Verizon Business has bulked up its Computing-as-a -Service (CaaS) on-demand cloud computing infrastructure on Thursday to further advance its "Everything-as-a-Service" vision.
And while CaaS is not yet available through the channel, Verizon Business cloud computing product manager Patrick Verhoeven said the CaaS roadmap includes channel availability in the near future.
Verizon's CaaS offering lets enterprises and SMBs provision infrastructure and on-demand computing resources like physical and virtual server, storage and network capacity. All provisioning on Verizon CaaS is managed via Verizon's management portal.
According to Verhoeven, the CaaS update adds a new server cloning option which lets IT admins customize configurations of CaaS virtual servers by creating a reference server image, or a golden image, that can be reused to speed deployment of server clones supporting the same application. For example, if an admin tweaks an operating system or application setting, or localizes server languages, that customization can be repeated using server cloning.
Verizon also expanded the applications and operating systems supported by SaaS, adding SUSE Linux, which is commonly used in ERP packages; and Microsoft SQL Server 2008, which has been added as a click-to-provision server option. The addition of SUSE Linux and SQL Server 2008 augments the support for Windows, Red Hat, Apache and SQL Server 2005 that CaaS already supports.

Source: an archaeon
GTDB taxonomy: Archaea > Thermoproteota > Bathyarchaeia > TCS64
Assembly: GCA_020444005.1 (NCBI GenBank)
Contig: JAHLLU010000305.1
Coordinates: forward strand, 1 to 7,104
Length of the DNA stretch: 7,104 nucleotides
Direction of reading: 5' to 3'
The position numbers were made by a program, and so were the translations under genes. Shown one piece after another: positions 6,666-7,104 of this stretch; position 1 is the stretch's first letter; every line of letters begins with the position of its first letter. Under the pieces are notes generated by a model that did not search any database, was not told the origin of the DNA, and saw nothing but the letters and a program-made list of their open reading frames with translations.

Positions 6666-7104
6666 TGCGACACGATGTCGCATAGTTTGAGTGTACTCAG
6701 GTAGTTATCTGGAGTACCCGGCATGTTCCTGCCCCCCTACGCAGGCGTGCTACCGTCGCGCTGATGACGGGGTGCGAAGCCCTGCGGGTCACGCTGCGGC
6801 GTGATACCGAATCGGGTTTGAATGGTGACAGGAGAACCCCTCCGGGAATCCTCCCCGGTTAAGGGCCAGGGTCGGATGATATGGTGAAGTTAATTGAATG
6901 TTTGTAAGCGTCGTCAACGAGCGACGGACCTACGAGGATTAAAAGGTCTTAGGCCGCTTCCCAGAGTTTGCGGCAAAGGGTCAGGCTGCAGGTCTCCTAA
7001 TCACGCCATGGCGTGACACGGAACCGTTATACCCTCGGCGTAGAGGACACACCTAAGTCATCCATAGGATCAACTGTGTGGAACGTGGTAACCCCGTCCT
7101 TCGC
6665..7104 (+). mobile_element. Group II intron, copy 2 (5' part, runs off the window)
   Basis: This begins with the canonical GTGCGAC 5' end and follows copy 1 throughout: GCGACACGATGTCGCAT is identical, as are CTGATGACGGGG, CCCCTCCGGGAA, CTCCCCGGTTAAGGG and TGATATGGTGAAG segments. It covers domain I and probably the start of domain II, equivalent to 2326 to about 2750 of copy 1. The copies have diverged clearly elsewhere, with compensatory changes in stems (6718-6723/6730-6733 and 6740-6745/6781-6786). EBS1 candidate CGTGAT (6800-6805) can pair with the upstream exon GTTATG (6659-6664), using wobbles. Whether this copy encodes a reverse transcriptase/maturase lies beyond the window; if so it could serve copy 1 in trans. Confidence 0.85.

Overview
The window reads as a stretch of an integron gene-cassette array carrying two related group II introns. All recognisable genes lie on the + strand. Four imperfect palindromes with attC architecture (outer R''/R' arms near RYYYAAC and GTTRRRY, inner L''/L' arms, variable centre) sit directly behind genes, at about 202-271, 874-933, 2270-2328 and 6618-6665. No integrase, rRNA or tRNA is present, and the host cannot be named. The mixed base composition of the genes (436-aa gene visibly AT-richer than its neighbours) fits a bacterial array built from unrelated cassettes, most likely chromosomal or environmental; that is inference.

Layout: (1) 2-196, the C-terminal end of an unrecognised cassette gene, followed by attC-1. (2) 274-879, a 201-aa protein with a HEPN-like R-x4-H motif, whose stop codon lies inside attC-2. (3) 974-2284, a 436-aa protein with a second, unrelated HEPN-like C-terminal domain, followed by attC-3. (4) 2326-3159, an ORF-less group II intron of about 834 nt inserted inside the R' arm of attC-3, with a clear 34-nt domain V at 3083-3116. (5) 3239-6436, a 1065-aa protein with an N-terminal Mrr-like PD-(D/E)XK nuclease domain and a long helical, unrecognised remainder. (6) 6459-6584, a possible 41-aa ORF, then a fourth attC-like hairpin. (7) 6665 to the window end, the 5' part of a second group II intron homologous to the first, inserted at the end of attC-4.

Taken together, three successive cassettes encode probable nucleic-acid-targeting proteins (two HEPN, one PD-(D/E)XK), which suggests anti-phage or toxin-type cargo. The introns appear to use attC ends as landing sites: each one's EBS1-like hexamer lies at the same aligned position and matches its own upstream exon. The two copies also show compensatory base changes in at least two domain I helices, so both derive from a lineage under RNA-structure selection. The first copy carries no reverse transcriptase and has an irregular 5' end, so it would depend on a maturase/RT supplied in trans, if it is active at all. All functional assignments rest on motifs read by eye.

Lastly, the updated CaaS offering bolsters network flexibility, adding the virtual router and shared VPNs, including Verizon Private IP, to connect back-end systems to Verizon CaaS via the online portal. Additionally, Verizon now offers CaaS users metered, burstable bandwidth up to 1 Gbps to add immediate and temporary compute capacity. Verhoeven said that the burstable bandwidth option lets users only pay for what they're using, so if they're not using bandwidth, they're not paying for it.
Along with the updates to CaaS, Verizon on Thursday also completed its first annual SAS 70 Type II examination. The SAS 70 auditing standard illustrates that Verizon's CaaS data centers are in compliance and Verizon has the controls and processes in place to manage and monitor its CaaS platforms along with customer applications and infrastructure. Verhoeven said the successful SAS 70 completion can ease the concerns of potential customers as they evaluate moving critical IT services to the cloud.
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